The force's communications officer, Const. Kyle Zachary, said Wednesday the Peacekeepers have not received an injunction yet, and they are not sure when they will.

Zachary said it is "irresponsible" of the premier to be talking about guns. 

"We're trying to have the situation come to an end peacefully, and that kind of statement is counter to that," he said.

"To say that we all have AK-47s, not only is that untrue, it's dangerous.

"It's only going to exacerbate the situation. There are firearms on the territory, but there's no more than what are in Châteauguay or in Montreal. We have responsible gun owners just as anywhere else."

He said nobody in or out of Kahnawake wants "another 1990," referring to the Oka Crisis — a 78-day standoff between a group of Mohawk protesters and provincial police as well as the Canadian military that was triggered by an SQ raid in which a police officer was killed.

The Mohawk Peacekeepers' communications officer, Const. Kyle Zachary, says there are firearms on the territory, but no more than anywhere else in the region. (Sudha Krishnan/CBC)

'Economic thoroughfares' in Kahnawake a 'shame'

Sky-Deer said Legault's comments play to a stereotype that the Mohawk people are not peaceful. 

It might make it easier to justify charging into Mohawk territory to forcefully dismantle the barricade, she said, but it's not an accurate representation of the tight-knit community.

"We are a very peaceful people," she said, committed to protecting the environment and the Earth.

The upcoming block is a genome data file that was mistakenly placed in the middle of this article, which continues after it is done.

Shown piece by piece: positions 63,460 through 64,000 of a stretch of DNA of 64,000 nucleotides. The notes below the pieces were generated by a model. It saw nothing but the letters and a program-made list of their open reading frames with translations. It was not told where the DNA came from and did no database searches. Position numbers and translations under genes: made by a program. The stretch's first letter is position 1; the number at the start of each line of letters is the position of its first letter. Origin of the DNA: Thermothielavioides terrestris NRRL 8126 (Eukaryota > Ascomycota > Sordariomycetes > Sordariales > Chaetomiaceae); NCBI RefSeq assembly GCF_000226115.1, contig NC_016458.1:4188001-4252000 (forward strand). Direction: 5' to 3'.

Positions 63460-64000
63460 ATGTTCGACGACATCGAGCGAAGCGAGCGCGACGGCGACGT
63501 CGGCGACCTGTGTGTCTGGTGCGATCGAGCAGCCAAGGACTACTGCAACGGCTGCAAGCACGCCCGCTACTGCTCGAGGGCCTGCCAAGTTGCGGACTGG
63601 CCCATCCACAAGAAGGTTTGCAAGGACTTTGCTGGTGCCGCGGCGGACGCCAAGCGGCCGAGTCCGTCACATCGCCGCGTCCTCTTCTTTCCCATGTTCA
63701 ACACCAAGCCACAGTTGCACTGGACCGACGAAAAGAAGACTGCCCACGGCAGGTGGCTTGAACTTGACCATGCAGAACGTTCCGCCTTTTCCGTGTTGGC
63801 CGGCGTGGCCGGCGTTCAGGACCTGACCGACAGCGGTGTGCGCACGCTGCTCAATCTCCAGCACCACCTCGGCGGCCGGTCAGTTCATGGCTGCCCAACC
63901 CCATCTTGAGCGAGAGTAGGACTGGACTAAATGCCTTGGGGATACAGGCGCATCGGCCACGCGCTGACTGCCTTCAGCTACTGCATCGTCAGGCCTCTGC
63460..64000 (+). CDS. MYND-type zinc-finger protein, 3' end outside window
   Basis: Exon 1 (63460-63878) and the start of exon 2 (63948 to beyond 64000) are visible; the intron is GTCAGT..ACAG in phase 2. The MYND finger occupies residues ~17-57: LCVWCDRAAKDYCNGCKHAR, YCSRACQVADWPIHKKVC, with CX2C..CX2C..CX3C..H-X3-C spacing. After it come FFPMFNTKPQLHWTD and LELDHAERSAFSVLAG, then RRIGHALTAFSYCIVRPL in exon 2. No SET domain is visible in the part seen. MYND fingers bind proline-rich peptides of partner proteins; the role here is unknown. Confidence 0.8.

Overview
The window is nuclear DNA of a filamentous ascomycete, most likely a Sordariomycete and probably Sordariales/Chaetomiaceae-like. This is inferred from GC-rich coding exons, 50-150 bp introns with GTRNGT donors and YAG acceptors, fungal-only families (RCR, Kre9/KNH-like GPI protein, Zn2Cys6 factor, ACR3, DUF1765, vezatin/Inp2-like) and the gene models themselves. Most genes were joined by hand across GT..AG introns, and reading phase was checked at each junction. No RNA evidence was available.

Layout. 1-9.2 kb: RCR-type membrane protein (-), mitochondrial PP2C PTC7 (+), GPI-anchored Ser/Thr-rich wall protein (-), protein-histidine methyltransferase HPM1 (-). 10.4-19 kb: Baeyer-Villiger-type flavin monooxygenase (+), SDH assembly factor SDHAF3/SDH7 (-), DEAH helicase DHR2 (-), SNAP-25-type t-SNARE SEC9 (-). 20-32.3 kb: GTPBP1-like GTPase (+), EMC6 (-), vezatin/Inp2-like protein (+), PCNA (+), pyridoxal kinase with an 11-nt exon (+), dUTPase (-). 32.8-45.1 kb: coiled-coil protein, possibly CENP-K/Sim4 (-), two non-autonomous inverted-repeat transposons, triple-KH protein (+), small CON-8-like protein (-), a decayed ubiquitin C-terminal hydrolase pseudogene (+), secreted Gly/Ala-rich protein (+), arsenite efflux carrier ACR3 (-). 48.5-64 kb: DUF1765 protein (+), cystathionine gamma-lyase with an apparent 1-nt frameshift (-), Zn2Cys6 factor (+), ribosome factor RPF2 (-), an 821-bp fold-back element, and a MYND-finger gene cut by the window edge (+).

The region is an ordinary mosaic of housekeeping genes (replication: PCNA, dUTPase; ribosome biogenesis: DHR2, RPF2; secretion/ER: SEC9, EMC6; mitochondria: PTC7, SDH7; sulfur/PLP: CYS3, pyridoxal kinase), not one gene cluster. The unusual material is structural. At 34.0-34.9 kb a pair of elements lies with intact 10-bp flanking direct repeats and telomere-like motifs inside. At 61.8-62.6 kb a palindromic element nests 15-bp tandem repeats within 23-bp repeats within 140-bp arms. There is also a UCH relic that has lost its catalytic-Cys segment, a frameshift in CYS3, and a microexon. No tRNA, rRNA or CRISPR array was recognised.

"We have now raised awareness [of] the issues, not only of the Wet'suwet'en, but about Indigenous people across the country and the reality that we're facing in Canada today."

A Mohawk woman walks past a protest sign in Kahnawake, south of Montreal, Wednesday. The protest at the barricade has raised awareness 'not only of the Wet'suwet'en, but about Indigenous people across the country and the reality that we're facing in Canada today,' said a member of the Mohawk Council, Kahsennenhawe Sky-Deer. (Ivanoh Demers/Radio-Canada)

Kahnawake's territory is criss-crossed with highways, the Canadian Pacific Railway line, a rail bridge and the Honoré Mercier Bridge, a major commuter link to Montreal. In the 1950s, the community lost its direct access to the St. Lawrence River, when riverfront land was expropriated for the construction of the St. Lawrence Seaway.

"Shame on governments of the past for thinking it was a good idea to put all of their economic thoroughfares through our territory," said Sky-Deer.

"They put us in a position where — when we're not listened to or we're looked at as these lower-level people that don't have a voice and don't have an identity or don't have rights — we could take action to put us on the world stage."

In a Facebook post Wednesday, Ghislain Picard, the Assembly of First Nations' regional chief for Quebec and Labrador, said Legault "is making very dangerous and offensive comments by suggesting the presence of weapons in Kahnawake."

"He certainly did not consider the consequences of his words for community members who live with the memories of 30 years ago on a daily basis," said Picard.

He encouraged the premier "to be more careful on his public outbursts and instead promote a peaceful resolution."

With files from CBC's Sudha Krishnan, Loreen Pindera